Some employers prefer applicants who've earned an MBA with a specialization in information systems, which combines graduate-level business education with training on the different types of information systems. Many information systems MBA programs can be completed in one to two years of full-time study, while part-time programs generally take two to three years. Accelerated programs are also available and can take less than a year to complete.
Those entering the field of occupational therapy will not only be able to help people rebuild their abilities to perform daily tasks, but they'll also have the promise of job security. According to BLS, the overall employment occupational therapy assistants and aides will grow 33 percent in the next decade. One reason for the growth is an aging baby boomer generation, which the U.S. Census Bureau equated to a demographic of 75.4 million in 2015. The development of occupational science in the 1980s has also helped validate the benefits of occupational therapy and its direct influence on patients' health and well-being.
Occupational therapy assistants typically need an associate's degree from an accredited program, as well as a degree of supervised training to gain hands-on work experience before starting in the profession. Many states also require prospective assistants to pass the National Board for Certification in Occupational Therapy (NBCOT) exam.
Later on, those interested in advancing their careers may consider becoming a licensed occupational therapist, which depending on the state, may require a Master of Occupational Therapy degree.
Regardless of a longer life expectancy than the generation before them, the aging baby boomer population is shifting the job market for all kinds of healthcare occupations, including home health and personal care aides. Employment for the profession is projected to grow 37 percent in the next decade, as baby boomers become increasingly associated with greater susceptibility to disease, the loss of functional capacity, and an expanded need for daily assistance.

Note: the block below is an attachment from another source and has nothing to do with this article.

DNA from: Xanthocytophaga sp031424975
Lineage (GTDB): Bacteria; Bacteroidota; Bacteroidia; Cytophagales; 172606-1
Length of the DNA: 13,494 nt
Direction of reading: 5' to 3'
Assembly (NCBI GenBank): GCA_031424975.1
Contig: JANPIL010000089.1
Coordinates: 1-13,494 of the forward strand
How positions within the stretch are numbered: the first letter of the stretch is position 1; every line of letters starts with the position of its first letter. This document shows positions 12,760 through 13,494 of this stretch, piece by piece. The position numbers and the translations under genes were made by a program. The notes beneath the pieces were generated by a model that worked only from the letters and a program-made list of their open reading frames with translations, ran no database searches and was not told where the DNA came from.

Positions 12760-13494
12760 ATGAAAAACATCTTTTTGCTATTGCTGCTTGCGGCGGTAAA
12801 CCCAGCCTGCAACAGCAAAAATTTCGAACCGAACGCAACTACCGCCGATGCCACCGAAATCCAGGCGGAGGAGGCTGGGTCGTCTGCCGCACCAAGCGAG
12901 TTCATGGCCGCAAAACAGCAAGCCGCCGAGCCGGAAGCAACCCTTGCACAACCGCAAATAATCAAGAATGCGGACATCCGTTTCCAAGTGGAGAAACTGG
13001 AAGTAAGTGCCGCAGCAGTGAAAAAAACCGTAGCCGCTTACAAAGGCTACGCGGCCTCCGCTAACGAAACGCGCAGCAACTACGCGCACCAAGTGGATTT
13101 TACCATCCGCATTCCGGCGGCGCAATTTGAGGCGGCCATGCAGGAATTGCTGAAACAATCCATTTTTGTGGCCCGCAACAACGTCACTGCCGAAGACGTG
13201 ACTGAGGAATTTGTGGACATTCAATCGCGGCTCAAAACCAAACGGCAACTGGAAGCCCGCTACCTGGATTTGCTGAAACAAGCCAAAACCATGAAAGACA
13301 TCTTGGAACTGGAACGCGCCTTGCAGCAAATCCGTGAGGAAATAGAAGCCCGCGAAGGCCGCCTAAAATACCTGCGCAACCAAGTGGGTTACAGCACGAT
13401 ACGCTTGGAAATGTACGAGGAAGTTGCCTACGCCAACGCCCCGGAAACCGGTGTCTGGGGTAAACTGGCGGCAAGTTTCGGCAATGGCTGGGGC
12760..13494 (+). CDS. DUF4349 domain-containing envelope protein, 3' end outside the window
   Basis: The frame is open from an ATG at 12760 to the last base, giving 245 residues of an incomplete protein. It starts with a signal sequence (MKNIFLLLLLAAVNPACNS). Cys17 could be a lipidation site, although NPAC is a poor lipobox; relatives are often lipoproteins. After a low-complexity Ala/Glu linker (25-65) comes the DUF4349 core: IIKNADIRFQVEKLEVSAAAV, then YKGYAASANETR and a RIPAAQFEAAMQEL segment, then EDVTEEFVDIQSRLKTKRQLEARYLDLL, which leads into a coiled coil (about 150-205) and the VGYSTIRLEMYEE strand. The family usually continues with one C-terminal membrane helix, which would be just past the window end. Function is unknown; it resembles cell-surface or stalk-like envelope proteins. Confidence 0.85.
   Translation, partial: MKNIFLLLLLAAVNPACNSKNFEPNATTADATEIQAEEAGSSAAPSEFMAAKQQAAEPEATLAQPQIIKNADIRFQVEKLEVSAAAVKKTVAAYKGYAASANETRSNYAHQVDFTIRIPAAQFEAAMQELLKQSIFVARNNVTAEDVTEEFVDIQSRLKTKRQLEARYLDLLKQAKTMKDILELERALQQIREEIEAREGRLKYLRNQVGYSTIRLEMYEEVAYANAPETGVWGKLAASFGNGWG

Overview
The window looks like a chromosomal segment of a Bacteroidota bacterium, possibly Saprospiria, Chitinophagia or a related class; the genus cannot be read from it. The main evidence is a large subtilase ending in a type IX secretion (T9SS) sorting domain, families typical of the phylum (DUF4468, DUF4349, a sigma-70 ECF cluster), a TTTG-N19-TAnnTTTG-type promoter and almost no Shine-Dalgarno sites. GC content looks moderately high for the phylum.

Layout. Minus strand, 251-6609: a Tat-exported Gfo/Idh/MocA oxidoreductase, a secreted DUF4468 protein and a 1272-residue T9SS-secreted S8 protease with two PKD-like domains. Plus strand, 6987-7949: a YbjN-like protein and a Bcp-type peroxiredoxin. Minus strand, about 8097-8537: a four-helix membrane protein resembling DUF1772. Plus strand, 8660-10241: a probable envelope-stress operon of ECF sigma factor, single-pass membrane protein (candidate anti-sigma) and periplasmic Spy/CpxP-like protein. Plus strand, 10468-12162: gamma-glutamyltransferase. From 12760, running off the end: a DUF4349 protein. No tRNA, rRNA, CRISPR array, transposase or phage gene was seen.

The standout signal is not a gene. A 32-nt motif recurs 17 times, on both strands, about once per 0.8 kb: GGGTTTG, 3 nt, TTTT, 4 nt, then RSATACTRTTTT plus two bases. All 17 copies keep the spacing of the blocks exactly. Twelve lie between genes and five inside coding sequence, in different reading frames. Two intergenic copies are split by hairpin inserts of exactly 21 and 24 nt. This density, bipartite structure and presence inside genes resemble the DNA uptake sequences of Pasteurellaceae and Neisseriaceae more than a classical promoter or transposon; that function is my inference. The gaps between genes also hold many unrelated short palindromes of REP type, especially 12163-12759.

Those entering the field typically need a high school diploma or equivalent, though home health and personal care aids seeking advanced opportunities in the field will need additional education and training. A common way to do so is through a Licensed Practical Nurse (LPN) program, which typically lasts one to two years and trains students to provide primary nursing care.
BLS lists wind turbine technician or "wind tech" as the second-fastest growing occupation through 2028, with a calculated 57 percent increase in employment. A significant reason for wind expansion is that its the renewable energy source that can best compete with fossil fuel power plants.
Wind turbines also don't pose a risk to public health outcomes—except maybe annoyance, when critics are concerned—which contrasts the severe public health hazards of coal and natural gas. Add in wind and solar power's plummeting costs, and it's clear only that the future of energy is here.
Most wind techs learn their trade by attending a two-year technical or certificate program in wind energy technology, although some may choose to earn an associate's degree in wind energy or a related field. From here, employers usually provide on-the-job training related to the specific wind turbines they will maintain and service.
A 2017 report from the International Energy Agency went as far as to predict that solar generation will increase 16-fold by 2040, thanks in part to a global push for clean energy sources to address climate change.
It's also due to a new class of solar panels called perovskites, which are flexible and easy to produce, and can be attached virtually anywhere. Solar photovoltaic (PV) installers assemble, install, and maintain them, and can expect employment in their field to grow 63 percent into 2028.
Most employers require PV installers to possess a high school diploma, though some entering the field may take courses at local community colleges or trade schools, or learn about safety, installation, and system design through apprenticeships.
Questions or feedback? Email email@example.com